Let’s flip the script; we’re any of the songs more difficult than others, for whatever reason, to get to the finish version that you wanted?

I think Doug spent a lot of time working on guitar tones as well as the bass parts trying to figure out tones that he wanted to get. All of the songs are tricky, even for us to play, so we really pushed ourselves to our own limits this time. We’re all perfectionists as well, so there were a lot of re-dos.

I saw that you worked with Forrester Savell again, who you worked with on the Stasis EP. How did you connect with him?

We’ve never actually been in the same room working with him because he is in Australia. He’s a musical genius and he’s worked on some of our all-time favorite albums. We were at the point where we were going to be deciding on who to mix and master the album and I am the time of person who likes to go with my first choice. I just reached out and told him that we wanted to work with him. It was a long shot, but I wrote this really heart felt and honest message to him and he was game to jump on-board. He did one song on Stasis and we didn’t even have to have any notes going back and forth because the version that he sent back is what we put out. We’re perfectionists and very anal with details and how we want things to sound, so that was unheard of. There are ten songs on this new album, so we did go back and forth on this quite a bit. I hope that we can eventually have him produce us because that we would definitely be a dream.

I read your interview with Ania Tomicka who did the beautiful artwork for the new album. How did you find her?

One thing that we love to do is work with other artists. With Stasis, we had artist paint the cover artwork and we actually have that painting in our living room. We knew we wanted to find a great artist for this one and someone who puts as much heart and detail into their art as we do the music. I really like surrealism and I was looking for something along that genre of art, so I started scouring the internet. I think I narrowed it down to five people and I found out when Ania contacted us that we have a lot of very similar musical interests which I thought was cool. One of her dreams and something on her bucketlist was to work with a band, so it was kind of a synchronicity and it all fell into place. We let her hear the music, the vocals hadn’t been tracked yet, to get a vibe and feel for what we were going for. We told her to send us back what she felt and that art is what she sent back to us. We were blown away; she put elements of every single song into the actual finished project.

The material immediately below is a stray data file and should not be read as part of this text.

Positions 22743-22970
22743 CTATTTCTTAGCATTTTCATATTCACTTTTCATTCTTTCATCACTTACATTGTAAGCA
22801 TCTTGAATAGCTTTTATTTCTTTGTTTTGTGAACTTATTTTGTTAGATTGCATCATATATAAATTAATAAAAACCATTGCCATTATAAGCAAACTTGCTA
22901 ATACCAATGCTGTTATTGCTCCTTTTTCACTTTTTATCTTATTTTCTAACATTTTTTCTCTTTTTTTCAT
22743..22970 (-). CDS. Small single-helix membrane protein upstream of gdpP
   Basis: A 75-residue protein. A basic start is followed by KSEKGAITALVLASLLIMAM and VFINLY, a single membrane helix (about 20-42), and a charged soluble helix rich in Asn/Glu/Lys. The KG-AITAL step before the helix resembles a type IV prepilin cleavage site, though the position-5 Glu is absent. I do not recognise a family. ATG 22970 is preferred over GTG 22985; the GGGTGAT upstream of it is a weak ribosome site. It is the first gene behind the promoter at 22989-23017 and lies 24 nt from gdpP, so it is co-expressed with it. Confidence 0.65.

Has there been any talk of tour dates yet?

We want to play these songs live for everyone and especially those who supported our campaign and made this album possible. Our first priority will be to play in our hometown of LA and then work our way out from there. Ideally, I would love to play on the East coast because I think there is a market for it there and we’re originally from Florida. There are plenty of reasons for us to be touring, so that’s our goal.

Is there anything else on your radar that you want to mention?

We want to do some videos, so we’re trying to get some feelers from the fans as to which songs they’d like to see videos for. I love having visuals to go along with the songs. Playing live is definitely a priority and I think we’ll do some acoustic stuff as well. Our music translates very well acoustically and the feedback that we’ve received when we’ve done so has been really well. I’m real curious to see how this new set of songs will sound acoustically.

Now that we’ve loosened you up with the easy questions, it’s time to end it with a couple of tough ones. Are you a binge watcher of anything?

I watch The Housewives, all of them and I don’t even know why. On the flipside, I love Gold Rush on the Discovery Channel. They go through trials and tribulations and it reminds me of the struggles that bands go through. I think that’s why I resonate with that show so much.

Do you have any guilty pleasures, other than Housewives, that might surprise even your most dedicated fan?

I’m always thrown off when someone asks me something like this. I like to try different types of foods and I will try anything once.

What’s something you tried and decided once was definitely enough?

Chicken feet; there were too many tendons and toenails or whatever.